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I think that it was great to see the mention of Disabilities. I believe it is very important, as an educator, to be able to recognize the signs of disabilities - physical or mental - as most students are not aware they may have them.

Hi D. Preston,
You are right about many of the students coming through our system with disabilities. Approximately 12% of the general population has a learning disability, primarily in reading. These students can benefit from the instruction if they are given some supports, such as guided notes and formatted outlines. These supports help them to know what you determine as being important and helps them to study key concepts.
In terms of the mental aspects it is good to be able to recogize emerging issues with students so a referral can be made in time to keep the student in the program.
As you already know there are many little things you can do as an instructor to help students achieve without changing the requirements of the course or the field.

Hi, You made the statement "to be able to recognize the signs of disabilities - physical or mental - as most students are not aware they may have them." I wondered if you could clarify that statement. I find just the opposite in fact.. that most students are well aware of the disabilities that they have. While I find that most are aware there are always some that choose not to recognize those disabilities and put a plan of action into place that would make them more successful. I look forward to your response.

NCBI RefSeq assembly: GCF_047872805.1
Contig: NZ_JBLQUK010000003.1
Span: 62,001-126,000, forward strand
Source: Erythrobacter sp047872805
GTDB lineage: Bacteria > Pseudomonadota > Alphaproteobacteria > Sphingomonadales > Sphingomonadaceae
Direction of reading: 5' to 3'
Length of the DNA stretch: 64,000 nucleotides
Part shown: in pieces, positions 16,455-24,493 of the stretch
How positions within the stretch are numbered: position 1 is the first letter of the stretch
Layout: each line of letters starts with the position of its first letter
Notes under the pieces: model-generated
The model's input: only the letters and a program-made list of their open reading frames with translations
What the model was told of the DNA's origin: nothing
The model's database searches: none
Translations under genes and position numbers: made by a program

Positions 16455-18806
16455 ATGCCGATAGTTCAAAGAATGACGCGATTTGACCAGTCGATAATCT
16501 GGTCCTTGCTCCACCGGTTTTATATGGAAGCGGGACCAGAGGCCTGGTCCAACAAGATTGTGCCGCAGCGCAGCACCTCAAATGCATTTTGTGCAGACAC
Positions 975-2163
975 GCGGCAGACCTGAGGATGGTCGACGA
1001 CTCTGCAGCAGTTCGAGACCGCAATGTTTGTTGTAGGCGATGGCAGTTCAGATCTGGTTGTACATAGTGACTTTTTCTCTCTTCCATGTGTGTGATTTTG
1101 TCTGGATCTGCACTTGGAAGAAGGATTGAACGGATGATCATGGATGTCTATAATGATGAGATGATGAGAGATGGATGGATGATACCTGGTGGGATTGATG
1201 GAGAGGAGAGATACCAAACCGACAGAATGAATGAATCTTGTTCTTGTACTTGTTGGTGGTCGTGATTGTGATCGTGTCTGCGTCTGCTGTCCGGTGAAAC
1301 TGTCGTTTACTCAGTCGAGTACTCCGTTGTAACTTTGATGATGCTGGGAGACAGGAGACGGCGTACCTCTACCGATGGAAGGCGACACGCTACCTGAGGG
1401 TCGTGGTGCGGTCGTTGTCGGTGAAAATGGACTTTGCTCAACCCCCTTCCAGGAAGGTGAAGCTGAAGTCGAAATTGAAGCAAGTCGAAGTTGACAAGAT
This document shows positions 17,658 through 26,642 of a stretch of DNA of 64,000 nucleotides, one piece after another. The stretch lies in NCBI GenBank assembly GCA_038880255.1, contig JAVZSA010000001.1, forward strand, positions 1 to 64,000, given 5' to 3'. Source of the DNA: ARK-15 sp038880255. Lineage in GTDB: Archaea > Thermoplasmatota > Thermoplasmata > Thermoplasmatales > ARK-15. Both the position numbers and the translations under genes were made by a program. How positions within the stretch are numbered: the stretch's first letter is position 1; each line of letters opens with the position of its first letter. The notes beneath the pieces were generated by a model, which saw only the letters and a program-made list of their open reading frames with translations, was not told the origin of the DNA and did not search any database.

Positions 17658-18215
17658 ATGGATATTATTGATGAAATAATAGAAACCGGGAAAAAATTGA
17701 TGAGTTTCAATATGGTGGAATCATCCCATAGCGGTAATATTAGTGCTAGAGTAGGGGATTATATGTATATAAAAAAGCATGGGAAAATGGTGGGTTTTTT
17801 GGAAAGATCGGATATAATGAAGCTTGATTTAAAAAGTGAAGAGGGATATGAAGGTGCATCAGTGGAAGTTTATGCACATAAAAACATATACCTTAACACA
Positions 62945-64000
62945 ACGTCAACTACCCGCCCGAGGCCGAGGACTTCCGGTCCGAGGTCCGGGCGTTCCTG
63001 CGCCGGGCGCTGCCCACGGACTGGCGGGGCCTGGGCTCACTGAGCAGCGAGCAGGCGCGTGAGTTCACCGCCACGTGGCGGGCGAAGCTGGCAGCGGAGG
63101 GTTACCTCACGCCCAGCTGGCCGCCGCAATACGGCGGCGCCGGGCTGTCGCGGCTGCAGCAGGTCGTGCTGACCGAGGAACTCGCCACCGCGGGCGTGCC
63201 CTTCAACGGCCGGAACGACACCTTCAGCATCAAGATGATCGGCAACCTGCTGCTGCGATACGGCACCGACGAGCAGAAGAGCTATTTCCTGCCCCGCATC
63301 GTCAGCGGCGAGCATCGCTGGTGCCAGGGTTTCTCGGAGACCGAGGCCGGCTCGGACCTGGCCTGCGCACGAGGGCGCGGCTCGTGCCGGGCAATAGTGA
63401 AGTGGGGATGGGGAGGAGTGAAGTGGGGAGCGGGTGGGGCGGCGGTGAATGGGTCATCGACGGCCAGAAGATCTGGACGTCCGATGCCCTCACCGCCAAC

Hi Terri,
If a student has had an IEP (Individualized Educational Plan) as required by the IDEA Act of 2004 in high school they are fully aware of their disability as well as the supports they need. You are right about many of them not asking for assistance. Generally I find about their disability after they have experienced a month or so of course failure or struggle. This could be avoided if they would only tell us what "helps" they need. For those that are not aware of the helps or supports they need I find that most often these fall in the area of study skills. They don't know how to take notes, structure outlines, or study for content. Another big area is that of reading problems. These students do not have disabilities but just academic weaknesses that can be helped through graphic organizers and study outlines. On the career college level we can't "fix" reading problems but we can help give the students learning strategies that will keep them in the course and help them have success with the content.